We are an all-inclusive, friendly department committed to our students and their professional development.  Our students work with researchers who are dedicated to applications in medical imaging, cybersecurity, collegiate mathematics education, national and global defense, geosciences, biological processes, and data science, as well as foundational research in algebraic geometry, combinatorics, computational science, mathematical physics, number theory, and topology.

Our department strives to create an environment which embraces diversity, equity, inclusion, and justice as core values. All members of the department, including faculty, staff, graduate students, and undergraduate students, are expected to foster a community in which all feel welcomed, valued, and heard. We consider diversity in the broadest terms possible, including but not limited to gender identity and expression, sexuality, age, race, disability, nationality, religious affiliation or lack thereof, economic status, groups that have been historically marginalized, and intersections thereof. An environment of mutual respect is crucial to the teaching, learning, and research of mathematics, and the work needed to build this environment never stops.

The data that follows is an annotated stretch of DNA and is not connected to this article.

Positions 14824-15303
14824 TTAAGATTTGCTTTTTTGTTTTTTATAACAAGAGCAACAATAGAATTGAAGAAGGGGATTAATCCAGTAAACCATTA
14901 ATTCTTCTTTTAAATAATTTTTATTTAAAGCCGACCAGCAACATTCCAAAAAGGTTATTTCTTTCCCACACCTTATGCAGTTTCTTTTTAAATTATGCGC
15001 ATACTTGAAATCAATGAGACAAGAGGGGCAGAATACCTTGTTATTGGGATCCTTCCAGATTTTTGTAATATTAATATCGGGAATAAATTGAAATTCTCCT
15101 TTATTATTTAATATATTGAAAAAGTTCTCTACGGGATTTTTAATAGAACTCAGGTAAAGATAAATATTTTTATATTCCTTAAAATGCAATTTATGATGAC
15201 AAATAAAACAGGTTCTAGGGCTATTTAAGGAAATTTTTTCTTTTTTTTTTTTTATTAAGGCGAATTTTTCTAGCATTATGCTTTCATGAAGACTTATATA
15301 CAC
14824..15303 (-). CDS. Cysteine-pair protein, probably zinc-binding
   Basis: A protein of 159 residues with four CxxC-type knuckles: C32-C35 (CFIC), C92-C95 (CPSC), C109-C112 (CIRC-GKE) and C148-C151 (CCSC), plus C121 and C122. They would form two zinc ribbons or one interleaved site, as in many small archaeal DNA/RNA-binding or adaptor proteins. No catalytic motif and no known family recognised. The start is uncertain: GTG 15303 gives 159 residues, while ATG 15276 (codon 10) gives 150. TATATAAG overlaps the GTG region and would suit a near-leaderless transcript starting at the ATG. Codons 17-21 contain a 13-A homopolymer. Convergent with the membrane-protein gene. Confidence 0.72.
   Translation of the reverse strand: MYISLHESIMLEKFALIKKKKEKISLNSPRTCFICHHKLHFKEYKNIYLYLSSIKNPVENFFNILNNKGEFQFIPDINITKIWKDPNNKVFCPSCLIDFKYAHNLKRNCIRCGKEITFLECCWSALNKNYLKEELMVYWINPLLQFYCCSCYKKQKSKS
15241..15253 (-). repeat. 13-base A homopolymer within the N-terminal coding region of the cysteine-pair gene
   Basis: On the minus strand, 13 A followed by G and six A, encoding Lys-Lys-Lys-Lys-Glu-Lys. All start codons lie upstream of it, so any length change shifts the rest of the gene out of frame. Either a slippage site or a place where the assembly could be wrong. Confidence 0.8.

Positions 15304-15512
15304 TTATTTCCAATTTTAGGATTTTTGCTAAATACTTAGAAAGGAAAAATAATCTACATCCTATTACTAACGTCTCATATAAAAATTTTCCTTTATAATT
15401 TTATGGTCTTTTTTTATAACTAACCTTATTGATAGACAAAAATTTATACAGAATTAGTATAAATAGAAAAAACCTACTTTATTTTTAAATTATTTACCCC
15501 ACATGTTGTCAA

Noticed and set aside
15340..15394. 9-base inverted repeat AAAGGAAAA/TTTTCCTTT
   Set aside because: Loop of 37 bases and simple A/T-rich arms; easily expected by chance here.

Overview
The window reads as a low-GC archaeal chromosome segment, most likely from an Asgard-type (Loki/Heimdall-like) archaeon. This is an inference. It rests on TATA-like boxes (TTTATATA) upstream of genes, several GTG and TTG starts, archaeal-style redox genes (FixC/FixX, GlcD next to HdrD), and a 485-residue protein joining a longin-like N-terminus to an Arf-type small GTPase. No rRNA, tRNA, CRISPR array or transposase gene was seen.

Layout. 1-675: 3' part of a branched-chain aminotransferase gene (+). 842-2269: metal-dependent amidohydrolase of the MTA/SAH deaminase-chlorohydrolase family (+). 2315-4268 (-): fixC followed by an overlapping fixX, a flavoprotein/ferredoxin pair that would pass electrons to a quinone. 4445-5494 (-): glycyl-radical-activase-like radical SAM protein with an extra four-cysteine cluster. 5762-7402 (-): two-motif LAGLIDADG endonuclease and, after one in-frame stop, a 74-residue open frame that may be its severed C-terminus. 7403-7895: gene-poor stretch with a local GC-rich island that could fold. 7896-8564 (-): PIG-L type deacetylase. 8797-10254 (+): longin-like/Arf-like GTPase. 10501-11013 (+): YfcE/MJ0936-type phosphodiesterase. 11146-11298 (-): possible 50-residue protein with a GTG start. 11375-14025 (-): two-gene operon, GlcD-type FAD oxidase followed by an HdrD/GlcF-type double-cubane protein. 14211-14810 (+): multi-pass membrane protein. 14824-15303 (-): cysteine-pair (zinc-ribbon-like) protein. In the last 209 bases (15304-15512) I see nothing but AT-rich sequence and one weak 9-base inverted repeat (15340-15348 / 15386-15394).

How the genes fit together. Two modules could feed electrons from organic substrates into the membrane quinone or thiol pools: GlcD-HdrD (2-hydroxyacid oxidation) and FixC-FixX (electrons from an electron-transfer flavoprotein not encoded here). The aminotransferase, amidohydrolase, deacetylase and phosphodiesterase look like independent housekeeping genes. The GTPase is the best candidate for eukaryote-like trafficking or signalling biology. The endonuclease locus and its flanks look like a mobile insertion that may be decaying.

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department news

Rachel Pries named Fellow of Association for Women in Mathematics

Pries, also a Fellow of the American Mathematical Society and a founding member of the Women in Number Theory Network, strives to be a steward of both inclusivity and equity in math and is a student of those who pioneered such work.

First generation Navajo student builds pathway to mathematics success

Mathematics is about the diverse journeys and pathways to get to a solution. Irv Bahe’s unique story proves that the same holds true for mathematicians.

Spoiler alert: Success can come from any background

Soto is well known for her research on embodied cognition, her compassion for each student as an individual, her work ethic and her desire to normalize failure on the path to success. It might not be immediately apparent that her parents only have a third-grade education.

Kim and Jay Norvell tour mathematics professor’s lab to learn about cystic fibrosis research

This wasn’t the first time Colorado State University mathematics professor Jennifer Mueller had received an email saying someone on campus was interested in coming over and talking with her about her research.